Bloomberg: Oil traded near its highest level in seven weeks in New York on estimates that U.S. supplies declined last week, concern that tensions with Iran will worsen and signs that the Federal Reserve may boost stimulus measures. Bloomberg
By Grant Smith and Ben Sharples
Oil traded near its highest level in seven weeks in New York on estimates that U.S. supplies declined last week, concern that tensions with Iran will worsen and signs that the Federal Reserve may boost stimulus measures.
U.S. crude stockpiles probably fell 750,000 barrels last week, a fourth weekly drop that further erodes the biggest glut since 1990, according to a Bloomberg News survey before an Energy Department report tomorrow. Fed Chairman Ben S. Bernanke will deliver his semi-annual report on the economy before Congress today. The U.S. will use “all elements” of American power to prevent Iran from obtaining nuclear weapons, Secretary of State Hillary Clinton said yesterday in Jerusalem.
“Iran and stimulus hopes are keeping prices supported,” said Carsten Fritsch, an analyst at Commerzbank AG in Frankfurt, who estimates Brent prices should fall to $100 a barrel, based on fundamentals. “I’m wondering how long oil can withstand the combined headwinds of weak economic growth, continued oversupply and a stronger dollar. Oil is still going up, and this can’t last.”
Crude for August delivery was at $88.49 a barrel, up 6 cents, in electronic trading on the New York Mercantile Exchange at 9:05 a.m. London time. The contract rose 1.5 percent to $88.43 yesterday, the highest close since May 29. Prices have declined 10 percent this year.
Brent oil for September settlement on the London-based ICE Futures Europe exchange gained 16 cents to $103.53 a barrel. The European benchmark front-month contract was at a $14.60 premium to New York-traded West Texas Intermediate grade, from $15.12 yesterday.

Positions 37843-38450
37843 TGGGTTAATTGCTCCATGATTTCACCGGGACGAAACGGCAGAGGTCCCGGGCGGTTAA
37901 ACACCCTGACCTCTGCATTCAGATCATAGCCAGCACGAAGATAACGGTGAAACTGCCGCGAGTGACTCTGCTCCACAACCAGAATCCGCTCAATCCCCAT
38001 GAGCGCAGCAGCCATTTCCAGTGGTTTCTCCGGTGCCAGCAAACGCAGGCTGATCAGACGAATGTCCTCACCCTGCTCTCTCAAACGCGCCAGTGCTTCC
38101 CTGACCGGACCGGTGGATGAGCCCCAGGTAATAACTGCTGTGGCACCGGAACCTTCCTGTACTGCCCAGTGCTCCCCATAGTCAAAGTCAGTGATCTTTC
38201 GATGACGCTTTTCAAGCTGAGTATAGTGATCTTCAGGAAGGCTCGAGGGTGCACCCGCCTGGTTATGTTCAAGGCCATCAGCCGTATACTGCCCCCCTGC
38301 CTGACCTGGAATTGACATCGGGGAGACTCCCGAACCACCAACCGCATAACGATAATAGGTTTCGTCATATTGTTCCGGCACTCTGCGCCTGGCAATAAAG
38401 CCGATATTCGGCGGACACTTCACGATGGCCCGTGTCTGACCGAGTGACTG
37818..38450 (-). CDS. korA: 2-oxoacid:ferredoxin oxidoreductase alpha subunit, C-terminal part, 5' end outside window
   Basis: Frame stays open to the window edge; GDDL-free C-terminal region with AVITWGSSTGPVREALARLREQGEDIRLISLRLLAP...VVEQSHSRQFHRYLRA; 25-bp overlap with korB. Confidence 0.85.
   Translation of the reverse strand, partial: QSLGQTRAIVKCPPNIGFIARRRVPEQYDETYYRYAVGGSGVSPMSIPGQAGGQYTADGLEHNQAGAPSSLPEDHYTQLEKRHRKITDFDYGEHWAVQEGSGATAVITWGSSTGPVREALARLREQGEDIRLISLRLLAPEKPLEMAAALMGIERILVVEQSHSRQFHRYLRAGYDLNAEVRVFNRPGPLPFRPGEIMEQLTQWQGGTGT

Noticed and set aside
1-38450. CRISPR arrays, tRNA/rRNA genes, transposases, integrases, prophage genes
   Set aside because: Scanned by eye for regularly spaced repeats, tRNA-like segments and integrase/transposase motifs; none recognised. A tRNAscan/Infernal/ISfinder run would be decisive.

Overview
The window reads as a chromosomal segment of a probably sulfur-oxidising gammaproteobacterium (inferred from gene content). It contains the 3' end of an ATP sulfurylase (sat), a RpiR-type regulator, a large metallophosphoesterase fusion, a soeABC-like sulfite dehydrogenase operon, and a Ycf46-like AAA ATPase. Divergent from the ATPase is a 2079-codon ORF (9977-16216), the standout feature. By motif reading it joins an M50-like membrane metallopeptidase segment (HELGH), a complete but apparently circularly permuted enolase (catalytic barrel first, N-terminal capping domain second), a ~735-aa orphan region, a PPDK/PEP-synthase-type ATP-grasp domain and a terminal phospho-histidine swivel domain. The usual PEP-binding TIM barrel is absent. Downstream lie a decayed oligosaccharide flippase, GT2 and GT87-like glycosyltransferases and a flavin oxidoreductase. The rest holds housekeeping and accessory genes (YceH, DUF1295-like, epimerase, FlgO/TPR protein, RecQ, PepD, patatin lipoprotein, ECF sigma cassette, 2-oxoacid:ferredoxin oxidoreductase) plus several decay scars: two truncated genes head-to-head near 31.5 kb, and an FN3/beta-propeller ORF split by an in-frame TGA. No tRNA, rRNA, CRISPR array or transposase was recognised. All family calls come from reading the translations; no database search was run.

A contraction in June retail sales reported by the Commerce Department yesterday fanned speculation that the Fed will renew the program of asset purchases known as quantitative easing intended to cap borrowing costs and foster growth.
Refineries in the U.S., the world’s largest crude consumer, probably boosted production to 93.1 percent of capacity last week, according to the median estimate of six analysts surveyed by Bloomberg. That would be a five-year high and an increase of 0.4 percentage point from a week earlier.
Gasoline inventories may have increased 1.1 million barrels, the survey showed. Stockpiles of distillates, a category that includes heating oil and diesel, are expected to have gained 1 million barrels.
The American Petroleum Institute will release separate supply data in Washington today. The industry group collects stockpile information on a voluntary basis from operators of refineries, bulk terminals and pipelines. The government requires that reports be filed with the Energy Department for its weekly survey.
Oil in New York may be advancing too quickly for further gains to be sustainable, according to data compiled by Bloomberg. Crude’s 30-day stochastic oscillators have climbed to almost 70, a level that would indicate prices are overbought. Futures also formed a so-called “death cross” yesterday when the 100-day moving average fell below the 200-day mean, a signal for investors to sell contracts.
Clinton departed Israel for Washington today after a nine- country, 12-day trip. She met with Israeli leaders on issues including Iran, upheaval in the Arab world, the stalled Israeli- Palestinian peace process and the political transition in Egypt, where she spent a day and a half.
“We all prefer a diplomatic resolution, and Iran’s leaders still have the opportunity to make the right decision,” Clinton told reporters. “The choice is ultimately Iran’s to make. Our own choice is clear: We will use all elements of American power to prevent Iran from obtaining a nuclear weapon.”
Iran has threatened to close the Strait of Hormuz, a transit route for about a fifth of the global oil shipments, in response to sanctions on its nuclear program. The Persian Gulf nation, a member of the Organization of Petroleum Exporting Countries, says the program is for civilian use.